Jewelry of the Egyptian Tombs Part 2

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Examples of jewelry furnished by the Egyptian tombs are to be found in the museums of almost every country. Undoubtedly the finest collection is in the Viceregal Museum of Egyptian Antiquities at Cairo. It contains jewels of the earliest dynasties, very few of which are to be found outside it. Dating from the great Theban dynasties, the eighteenth and nineteenth, when the jeweler’s art reached its highest level, are many beautiful examples, notably the famous set of jewels discovered in the tomb of Queen Aah-hetep (1600 B.C.). Fine collections are also preserved in the British Museum, in Berlin, Munich, and in the Louvre.

Following the sequence of ornaments from the head downwards, mention must first be made of diadems or front-lets. These were composed either of ring ornaments, set with precious stones and strung in a variety of ways, which hung down over the temples, or of gold bands ornamented in cloisonn(^ inlay with the favorite allegorical representations of animals in various arrangements. In the case of royal personages there is a uraius in front.

Among all Oriental nations of antiquity of whom we have any accurate knowledge, earrings have always been in general use by both sexes ; but as far as can be judged from monuments, these ornaments appear in Egypt to have been worn by women alone. M. Fontenay’ claims that the holes visible in the ears of statues of Rameses II—such as the colossal head in the British Museum, cast from the original in the temple of Ipsamboul—have been pierced for earrings. But even so, earrings had probably only a sacerdotal or sacred significance,

and were worn by the sovereign only, and on very exceptional occasions. Earrings, however, found very little favour even among women until what in Egyptian chronology are comparatively late times. Those that do occur are of the simplest kind, formed of a ring-shaped hook for piercing the lobe of the ear, hung with a blossom-shaped or symbolical pendant. Large penannular rings of various materials were occasionally employed as ear ornaments; the opening in them enabling them to be fitted on to the upper part of the ear.

Necklaces appear to have played a very prominent part in Egyptian ornaments. No tomb seems to be without them, and the wall paintings also prove their very general use. Most frequent is a chain consisting of various materials strung together, generally with a large drop or figure in the center, and pendent motives introduced at definite intervals. The latter, of every imaginable variety of design, occur in rhythmical alternation, and are occasionally introduced between two rows of beads. The peculiarly severe and regular decorations of the Egyptians—more particularly the various charming adaptations of open and closed lotus flowers—are here found in the finest forms of application.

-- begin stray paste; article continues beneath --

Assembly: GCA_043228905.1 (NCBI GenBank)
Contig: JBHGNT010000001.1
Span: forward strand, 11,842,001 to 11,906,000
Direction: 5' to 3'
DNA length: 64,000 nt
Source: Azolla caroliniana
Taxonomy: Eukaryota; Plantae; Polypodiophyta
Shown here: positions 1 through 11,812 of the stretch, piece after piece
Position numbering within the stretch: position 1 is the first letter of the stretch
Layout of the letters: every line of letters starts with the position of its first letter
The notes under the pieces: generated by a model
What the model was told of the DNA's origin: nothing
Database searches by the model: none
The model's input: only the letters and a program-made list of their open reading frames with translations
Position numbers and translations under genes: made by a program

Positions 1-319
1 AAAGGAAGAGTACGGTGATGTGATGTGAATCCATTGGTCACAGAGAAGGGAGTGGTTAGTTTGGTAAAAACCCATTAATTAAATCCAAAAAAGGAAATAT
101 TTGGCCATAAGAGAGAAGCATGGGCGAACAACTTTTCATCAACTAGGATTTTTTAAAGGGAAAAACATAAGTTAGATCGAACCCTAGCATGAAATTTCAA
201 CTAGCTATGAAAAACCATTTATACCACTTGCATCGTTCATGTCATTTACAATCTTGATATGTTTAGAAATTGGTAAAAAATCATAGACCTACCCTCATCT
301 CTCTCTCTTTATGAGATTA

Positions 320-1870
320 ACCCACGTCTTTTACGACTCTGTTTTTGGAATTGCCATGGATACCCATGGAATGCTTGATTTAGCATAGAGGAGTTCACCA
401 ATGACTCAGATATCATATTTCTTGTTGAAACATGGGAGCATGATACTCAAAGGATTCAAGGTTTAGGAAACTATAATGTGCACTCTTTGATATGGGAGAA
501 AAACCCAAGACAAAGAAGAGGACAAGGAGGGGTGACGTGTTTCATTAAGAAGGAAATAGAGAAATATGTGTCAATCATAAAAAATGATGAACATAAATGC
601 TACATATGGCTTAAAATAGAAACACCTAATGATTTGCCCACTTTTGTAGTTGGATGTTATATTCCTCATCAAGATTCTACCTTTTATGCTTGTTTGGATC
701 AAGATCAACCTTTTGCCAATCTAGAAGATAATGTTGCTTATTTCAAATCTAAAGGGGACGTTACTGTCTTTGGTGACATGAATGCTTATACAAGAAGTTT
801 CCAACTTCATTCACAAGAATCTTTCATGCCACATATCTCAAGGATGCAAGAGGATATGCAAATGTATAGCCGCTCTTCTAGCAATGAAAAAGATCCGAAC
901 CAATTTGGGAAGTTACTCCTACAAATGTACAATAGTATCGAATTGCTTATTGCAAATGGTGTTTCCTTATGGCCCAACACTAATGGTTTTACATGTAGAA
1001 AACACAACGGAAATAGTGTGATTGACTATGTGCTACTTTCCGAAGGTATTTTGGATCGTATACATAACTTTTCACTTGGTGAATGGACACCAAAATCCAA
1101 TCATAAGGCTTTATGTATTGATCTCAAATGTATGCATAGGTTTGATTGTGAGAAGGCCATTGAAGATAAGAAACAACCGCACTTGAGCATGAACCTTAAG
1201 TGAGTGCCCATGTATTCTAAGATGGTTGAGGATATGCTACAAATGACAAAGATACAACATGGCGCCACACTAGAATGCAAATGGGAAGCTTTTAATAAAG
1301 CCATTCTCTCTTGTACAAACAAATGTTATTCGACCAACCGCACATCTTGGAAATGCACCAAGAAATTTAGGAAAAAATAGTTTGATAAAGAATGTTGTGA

Especially is this shown on the ornament called the usekli collar, which figures on every mummy and mummy case. Formed of rows, generally of cylinder-shaped beads with pendants, strung together and gathered up at either end to the head of a lion or hawk or to a lotus flower, this collar or breast decoration covered the shoulders and chest, and is found in that position on the mummy, attached frequently to the winding-sheet.

One of the most important Egyptian ornaments is the pectoral, which, as its name implies, was worn on the breast, suspended by a ribbon or chain. In all probability it formed a portion of the everyday costume of men and women, but its symbolism points to its chief use as a mortuary ornament, and it is found on almost every mummy.

Pectorals are usually in the form of a pylon or shrine, in the middle of which is often a scarab, the emblem of transformation and immortality, adored by the goddesses Isis or Nephthys. These ornaments were made of metal—rarely gold, more often gilded bronze—and very frequently of alabaster, steatite, and basalt sometimes glazed, and of earthenware always glazed.

In the Cairo Museum is a pectoral of pure gold inlaid with carnelian, lapis-lazuli and turquoises, which was found at DashCir in 1894 in the tomb of the Princess Set-Hathor (twelfth dynasty). Discovered at the same time was a pectoral having at the top a vulture with outspread wings and below the name of Usertsen III supported on either side by hawk-headed sphinxes. The open-work pectoral of Queen Aah-hetep, of solid gold, also at Cairo, is one of the most beautiful of all specimens of Egyptian jewellery. Another golden pectoral, found in the tomb of Kha-em-uas, son of Rameses II, is in the Louvre.

Somewhat similar to the pectorals are jewels in the shape of conventional hawks. As emblems of the soul they are found placed upon the breast of the mummy The finest are made of pure gold decorated with cloisons shaped according to the natural formations of the body and wings of the bird. The talons grasp a pair of signet rings. Allied to these are ornaments known as csgides, which were occasionally also worn on the breast. A very beautiful specimen, the ccgis of Bast, is in the Louvre.

Continued in Part 3

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